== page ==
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Roughly 8,000 remain without power Saturday with more wind, rain on the way

Crew members from Holland Power Services remove branches they cut down that fell on power lines on Main Street following this week's nor'easter.John Tlumacki/Globe Staff

Thousands of customers remained without power late Saturday as another round of rain and wind moved through Massachusetts and southern New England following a punishing nor’easter that struck earlier last week.

Eversource and National Grid said their goal was to restore service to most customers Saturday, while Governor Charlie Baker told reporters during a tour of storm damage in Marshfield Saturday afternoon that Halloween night festivities “should go pretty much according to plan.”

Officials had warned that completing repairs would take days. As of about 11:30 p.m. Saturday, roughly 8,000 customers in the state were without power, according to the Massachusetts Emergency Management Agency.The bulk of those outages were in southeastern Massachusetts, including Plymouth, Wareham, and Brockton.


Eversource said it was aiming to have service restored by 6 p.m., but at 11:30 about 2,300 customers were still without power; National Grid reported about 5,900 customers without power in Massachusetts about 11:30 p.m.

Saturday’s storm wasn’t nearly as bad as the wild weather that battered the southeastern part of the state late Tuesday and lasted well into Wednesday .

Thousands of crews from Massachusetts, and from other states and Canada, have been working since midweek when the nor’easter hammered the region with heavy rains and wind gusts — some as high as 90 miles per hour.

The storm toppled trees and knocked out power for about a half-million customers and forced more than a dozen schools to close Wednesday and Thursday.

Among the thousands without power on Saturday were about 1,500 customers who had been affected by the nor’easter earlier in the week, according to spokesman William Hinkle.

Eversource was able to “substantially complete” restoring service to customers by 6 p.m. Saturday, Hinkle said.

Both utilities have asked the public to report any downed power lines to them, or call 911.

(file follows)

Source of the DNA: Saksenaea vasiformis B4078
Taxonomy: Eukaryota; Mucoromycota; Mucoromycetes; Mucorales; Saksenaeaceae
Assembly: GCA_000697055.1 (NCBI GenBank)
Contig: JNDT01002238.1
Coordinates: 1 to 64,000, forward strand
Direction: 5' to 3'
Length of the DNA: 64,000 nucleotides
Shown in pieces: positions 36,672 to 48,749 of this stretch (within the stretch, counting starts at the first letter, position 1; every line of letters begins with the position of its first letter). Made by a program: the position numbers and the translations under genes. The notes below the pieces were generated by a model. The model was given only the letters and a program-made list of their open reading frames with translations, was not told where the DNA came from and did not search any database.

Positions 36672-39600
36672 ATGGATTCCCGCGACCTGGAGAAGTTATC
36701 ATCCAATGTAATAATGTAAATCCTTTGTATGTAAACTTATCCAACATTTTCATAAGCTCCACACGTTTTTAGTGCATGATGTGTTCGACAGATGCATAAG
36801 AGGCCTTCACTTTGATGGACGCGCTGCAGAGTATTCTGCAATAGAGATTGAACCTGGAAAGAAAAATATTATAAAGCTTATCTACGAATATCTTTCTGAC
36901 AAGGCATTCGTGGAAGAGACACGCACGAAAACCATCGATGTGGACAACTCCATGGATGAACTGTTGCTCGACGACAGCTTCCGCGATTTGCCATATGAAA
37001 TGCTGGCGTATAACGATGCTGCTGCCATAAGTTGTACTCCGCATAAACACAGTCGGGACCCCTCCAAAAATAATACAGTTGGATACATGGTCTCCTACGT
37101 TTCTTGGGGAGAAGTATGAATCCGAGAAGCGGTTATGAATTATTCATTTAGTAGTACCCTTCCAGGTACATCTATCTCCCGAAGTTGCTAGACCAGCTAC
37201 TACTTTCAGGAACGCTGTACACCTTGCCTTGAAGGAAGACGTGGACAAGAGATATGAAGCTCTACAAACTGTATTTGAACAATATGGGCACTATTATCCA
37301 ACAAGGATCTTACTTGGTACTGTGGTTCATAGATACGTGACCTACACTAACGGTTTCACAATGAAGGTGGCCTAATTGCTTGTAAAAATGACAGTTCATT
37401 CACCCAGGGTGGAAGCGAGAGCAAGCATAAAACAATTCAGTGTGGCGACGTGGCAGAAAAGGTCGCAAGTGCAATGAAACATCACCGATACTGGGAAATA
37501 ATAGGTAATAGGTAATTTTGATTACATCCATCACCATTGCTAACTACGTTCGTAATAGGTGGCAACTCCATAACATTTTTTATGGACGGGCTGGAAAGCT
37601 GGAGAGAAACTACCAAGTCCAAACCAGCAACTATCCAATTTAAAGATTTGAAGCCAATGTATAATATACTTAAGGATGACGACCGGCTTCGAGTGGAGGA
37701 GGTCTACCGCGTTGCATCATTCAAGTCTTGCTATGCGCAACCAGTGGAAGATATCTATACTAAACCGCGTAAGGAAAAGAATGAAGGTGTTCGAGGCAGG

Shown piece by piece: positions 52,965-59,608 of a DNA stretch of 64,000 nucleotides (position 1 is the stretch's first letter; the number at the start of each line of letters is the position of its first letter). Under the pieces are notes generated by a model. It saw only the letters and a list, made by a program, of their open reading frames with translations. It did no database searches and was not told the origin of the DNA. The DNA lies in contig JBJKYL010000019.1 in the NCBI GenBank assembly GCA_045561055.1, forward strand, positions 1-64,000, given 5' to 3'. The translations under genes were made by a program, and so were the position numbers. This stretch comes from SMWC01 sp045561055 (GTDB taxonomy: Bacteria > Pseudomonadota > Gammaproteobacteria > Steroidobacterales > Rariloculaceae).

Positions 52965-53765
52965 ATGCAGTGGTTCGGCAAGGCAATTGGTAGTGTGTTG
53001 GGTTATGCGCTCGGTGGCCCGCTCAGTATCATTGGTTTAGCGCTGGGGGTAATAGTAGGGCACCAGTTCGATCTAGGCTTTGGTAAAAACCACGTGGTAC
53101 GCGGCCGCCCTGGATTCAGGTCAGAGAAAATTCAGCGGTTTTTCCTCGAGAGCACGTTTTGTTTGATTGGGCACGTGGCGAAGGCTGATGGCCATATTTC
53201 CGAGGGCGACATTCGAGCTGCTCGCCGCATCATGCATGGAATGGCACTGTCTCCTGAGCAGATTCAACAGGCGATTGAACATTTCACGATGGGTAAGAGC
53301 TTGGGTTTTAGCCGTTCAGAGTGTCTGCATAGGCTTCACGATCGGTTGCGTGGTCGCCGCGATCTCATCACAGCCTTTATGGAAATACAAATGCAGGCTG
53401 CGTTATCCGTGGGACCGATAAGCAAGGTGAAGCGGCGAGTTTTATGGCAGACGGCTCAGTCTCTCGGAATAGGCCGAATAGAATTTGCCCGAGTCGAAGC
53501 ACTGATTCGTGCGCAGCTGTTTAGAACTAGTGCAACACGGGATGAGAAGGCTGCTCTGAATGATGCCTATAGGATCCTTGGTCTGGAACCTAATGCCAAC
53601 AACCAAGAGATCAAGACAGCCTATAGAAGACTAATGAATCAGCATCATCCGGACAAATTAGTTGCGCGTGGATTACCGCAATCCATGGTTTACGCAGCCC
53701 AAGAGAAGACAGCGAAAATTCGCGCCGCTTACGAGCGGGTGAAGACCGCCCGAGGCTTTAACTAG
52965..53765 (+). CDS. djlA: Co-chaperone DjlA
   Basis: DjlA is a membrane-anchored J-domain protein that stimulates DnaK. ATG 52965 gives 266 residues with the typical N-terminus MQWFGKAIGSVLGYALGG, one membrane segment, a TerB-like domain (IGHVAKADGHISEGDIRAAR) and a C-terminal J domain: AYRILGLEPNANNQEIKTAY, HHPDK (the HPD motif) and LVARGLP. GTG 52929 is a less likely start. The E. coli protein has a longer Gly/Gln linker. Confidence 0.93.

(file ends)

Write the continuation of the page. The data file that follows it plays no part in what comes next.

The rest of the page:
“We are going to be doing whatever we can with safety in mind,” Hinkle said.

Eversource had more than 5,000 workers restoring service Saturday, according to Hinkle. More than 1,000 of them came from other states, including Florida, Kentucky, and Tennessee, plus Canada, he said.

Christine Milligan, a spokeswoman for National Grid, said the utility had 3,491 workers in the affected areas Saturday, according to Milligan. That figure includes nearly 1, 000 workers.

Workers from North Carolina, Pennsylvania, Virginia, and New Jersey were part of the effort, she said, along with crews from Canada.

One challenge facing crews is the number of utility poles that were damaged, she said. National Grid had to repair more than 150 poles on the South Shore alone, each requiring up to eight hours to fix.

Crews will be able to work through Saturday night’s inclement weather, though workers using bucket trucks to reach overhead lines will pause if wind gusts become too strong, the representatives from both utilities said Saturday.

“We’ve got people out there, and we’ve got to keep them safe,” Milligan said.

Simpson said the stormy weather should be out of the region in time to allow for a bright, mild day for Halloween, which is expected to be partly sunny with highs in the mid-60s. The evening will be partly cloudy, with a low in the upper 40s.

In Marshfield Saturday, Baker said he was looking for a normal holiday Sunday.

“We wanted Sunday to be Halloween, and for kids and adults to enjoy it as they should be able to,” he said. “Let’s face it: it’s been a long time since anybody’s had what we would describe as a normal Halloween.”


Responding to a reporter’s question, Baker said he believed the state’s storm preparations were in “pretty good shape” following the nor’easter, but would take a closer look.

“We’ll take a look and talk to the utilities about the things we can do going forward to make sure that we limit the damage,” Baker said, who noted the storm wasn’t atypical for the region.

“We live in New England, this kind of stuff happens,” Baker said.

Globe correspondent Nick Stoico contributed to this report.

John Hilliard can be reached at john.hilliard@globe.com.